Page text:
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Manufacturing are Technology Jobs

Digital manufacturing is creating an abundance of new high-tech, well-paying jobs for workers. Manufacturing are Technology Jobs.

These new roles, sometimes referred to as “new collar” or “skilled technical” jobs, require technical skills and training, and power the digital manufacturing revolution. Think robots, cobots, and automated production.

Technicians of all types are in high demand, as well as analysts and specialists. And workers in these ‘new collar’ roles can earn excellent, family-supporting wages; between $55,000 and $80,000 a year, depending on location. Manufacturing are Technology Jobs.

Here are digital manufacturing jobs that will be in high demand

1. Electrical technicians
2. Manufacturing technicians
3. Automation technicians
4. Field service technicians
5. Robotics technicians

A model-based approach to engineering, design and production

6. Process Analysts
7.  Process Technicians
8.  Process Modelers
9.  Testing and Validation Specialists
10. Prototype Specialists
11. Automation and Robotic oriented CNC Setup and Programming Operators

Cybersecurity skills are in high demand. And global instability and overseas hackers are fueling the need for more cybersecurity experts.

An estimated 597,000 cybersecurity jobs are open right now, according to, and cyber salaries can reach into the six figures.

12. Cyber Systems Operator
13. IT/OT Compliance Auditor
14. Cyber-Physical Asset Controller
15. Business impact analyst
16. Industrial Control Systems Analyst
17. Autonomous Remote Plant Operator
18. Industrial Process Automation Support Specialist
19. Manufacturing Execution System (MES) Support Specialist
20. Penetration (“Pen”) Tester/Ethical Hacker
21. Industrial Process Automation Support Specialist
22. Electronic Data Interchange (EDI) Analyst

High-paying cybersecurity jobs traditionally required a four-year degree, Kowalski said, but employers increasingly are becoming more open to associates’ degrees — or even candidates with experience and certifications.

More manufacturers are also investing in upskilling

There’s a recognition among manufacturers that they can’t keep getting the talent they need from the market. They’re going to have to build from the talent pool they have. Or they’re going to have to join forces with a community college or an organization like MxD to build the pipeline they are looking for.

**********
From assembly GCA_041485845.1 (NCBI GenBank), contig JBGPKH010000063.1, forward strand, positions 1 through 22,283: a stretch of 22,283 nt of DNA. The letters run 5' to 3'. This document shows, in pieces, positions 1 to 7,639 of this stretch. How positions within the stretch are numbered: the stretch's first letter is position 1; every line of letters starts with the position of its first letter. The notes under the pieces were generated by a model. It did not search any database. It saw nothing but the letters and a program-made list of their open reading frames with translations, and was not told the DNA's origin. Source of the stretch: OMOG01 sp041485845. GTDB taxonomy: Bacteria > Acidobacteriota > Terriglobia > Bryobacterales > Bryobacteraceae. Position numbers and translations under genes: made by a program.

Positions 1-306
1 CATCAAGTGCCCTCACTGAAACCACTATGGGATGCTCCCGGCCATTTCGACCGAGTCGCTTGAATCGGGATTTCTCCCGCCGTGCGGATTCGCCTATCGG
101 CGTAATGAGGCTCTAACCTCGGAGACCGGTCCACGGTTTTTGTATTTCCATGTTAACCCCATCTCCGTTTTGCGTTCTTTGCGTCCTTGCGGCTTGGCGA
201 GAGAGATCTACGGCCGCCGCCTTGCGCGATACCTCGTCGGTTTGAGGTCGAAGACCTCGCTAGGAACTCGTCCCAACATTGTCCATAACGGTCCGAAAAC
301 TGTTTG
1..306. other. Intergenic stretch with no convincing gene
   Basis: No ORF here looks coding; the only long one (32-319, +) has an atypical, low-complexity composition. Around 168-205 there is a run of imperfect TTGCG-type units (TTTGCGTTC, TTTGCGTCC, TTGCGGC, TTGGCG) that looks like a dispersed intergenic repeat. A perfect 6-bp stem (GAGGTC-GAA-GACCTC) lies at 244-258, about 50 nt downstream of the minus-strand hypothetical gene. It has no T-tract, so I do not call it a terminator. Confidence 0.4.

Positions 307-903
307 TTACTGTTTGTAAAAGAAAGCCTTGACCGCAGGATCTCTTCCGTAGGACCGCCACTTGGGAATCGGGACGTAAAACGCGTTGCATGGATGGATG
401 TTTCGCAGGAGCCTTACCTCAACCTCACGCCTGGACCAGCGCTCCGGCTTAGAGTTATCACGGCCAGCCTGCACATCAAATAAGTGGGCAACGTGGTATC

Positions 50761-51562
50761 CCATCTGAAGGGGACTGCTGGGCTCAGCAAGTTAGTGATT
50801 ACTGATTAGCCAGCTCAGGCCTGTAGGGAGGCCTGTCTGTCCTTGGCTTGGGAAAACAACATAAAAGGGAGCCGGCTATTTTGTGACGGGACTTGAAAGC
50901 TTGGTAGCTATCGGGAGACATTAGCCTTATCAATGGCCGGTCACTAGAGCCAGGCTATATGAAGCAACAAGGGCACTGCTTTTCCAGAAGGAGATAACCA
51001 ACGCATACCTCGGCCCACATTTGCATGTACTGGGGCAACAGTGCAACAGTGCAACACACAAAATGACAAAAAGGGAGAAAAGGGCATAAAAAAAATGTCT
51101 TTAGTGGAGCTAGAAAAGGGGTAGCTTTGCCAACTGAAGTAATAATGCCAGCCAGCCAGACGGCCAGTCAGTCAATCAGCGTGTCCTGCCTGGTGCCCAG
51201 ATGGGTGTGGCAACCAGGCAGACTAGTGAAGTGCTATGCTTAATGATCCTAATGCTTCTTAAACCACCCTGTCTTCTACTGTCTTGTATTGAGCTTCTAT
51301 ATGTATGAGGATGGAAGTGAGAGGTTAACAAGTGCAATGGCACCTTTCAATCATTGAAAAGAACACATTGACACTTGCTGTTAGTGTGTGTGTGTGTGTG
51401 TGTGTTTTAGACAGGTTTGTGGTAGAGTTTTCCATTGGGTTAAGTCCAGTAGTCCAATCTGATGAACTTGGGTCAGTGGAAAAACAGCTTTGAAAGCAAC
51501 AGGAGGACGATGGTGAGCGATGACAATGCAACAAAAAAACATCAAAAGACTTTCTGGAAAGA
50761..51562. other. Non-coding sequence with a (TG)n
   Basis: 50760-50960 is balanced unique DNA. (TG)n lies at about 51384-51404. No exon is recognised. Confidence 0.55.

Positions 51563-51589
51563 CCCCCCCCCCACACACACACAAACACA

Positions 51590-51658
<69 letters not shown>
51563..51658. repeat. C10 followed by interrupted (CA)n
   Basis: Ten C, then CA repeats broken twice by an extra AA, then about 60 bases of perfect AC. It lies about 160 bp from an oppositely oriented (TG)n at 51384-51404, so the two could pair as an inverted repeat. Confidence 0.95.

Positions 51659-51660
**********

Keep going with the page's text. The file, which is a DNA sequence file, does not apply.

With support from the Siemens Foundation, MxD recently launched a training program with the University of Maryland-Baltimore County called Cybersecurity for Manufacturing Operational Technology. The CyMOT program takes 30 hours to complete, and participants get a certification in Manufacturing Cyber Systems Operation.

“Our partnership with MxD to build a comprehensive workforce strategy for cybersecurity in manufacturing is more important than ever for industry and for workers,” said David Etzwiler, CEO of the Siemens Foundation. “We’re excited about the work they’re doing with UMBC to open this opportunity up to more and more students across the country, whose skills will help secure U.S. digital manufacturing and their own economic prosperity.”

The future of how we work

The future of how we work in the manufacturing industry is already changing and with the latest projections on the skilled labor gap still trailing far behind, it’s refreshing to see non profit organizations like FIRST and SME stepping up and collaborating to develop their own short term training certificate in order to expedite this gap.

Through this collaboration, FIRST and SME have successfully created the first “𝐑𝐨𝐛𝐨𝐭𝐢𝐜𝐬 𝐢𝐧 𝐌𝐚𝐧𝐮𝐟𝐚𝐜𝐭𝐮𝐫𝐢𝐧𝐠 𝐅𝐮𝐧𝐝𝐚𝐦𝐞𝐧𝐭𝐚𝐥𝐬” certificate in order to assess a candidate’s comprehension of fundamental robotics concepts and identify opportunities for individuals interested in up-skilling or re-skilling their careers.

What’s even more exciting is that this certificate is also recognized industry wide and with an industry expected to grow into a $74B market by 2026 (in four years), this could very well add another exciting solution to companies that are already struggling with introducing industry 4.0 technology into their day-to-day operations by giving them pathways to re-skill their existing workforce.

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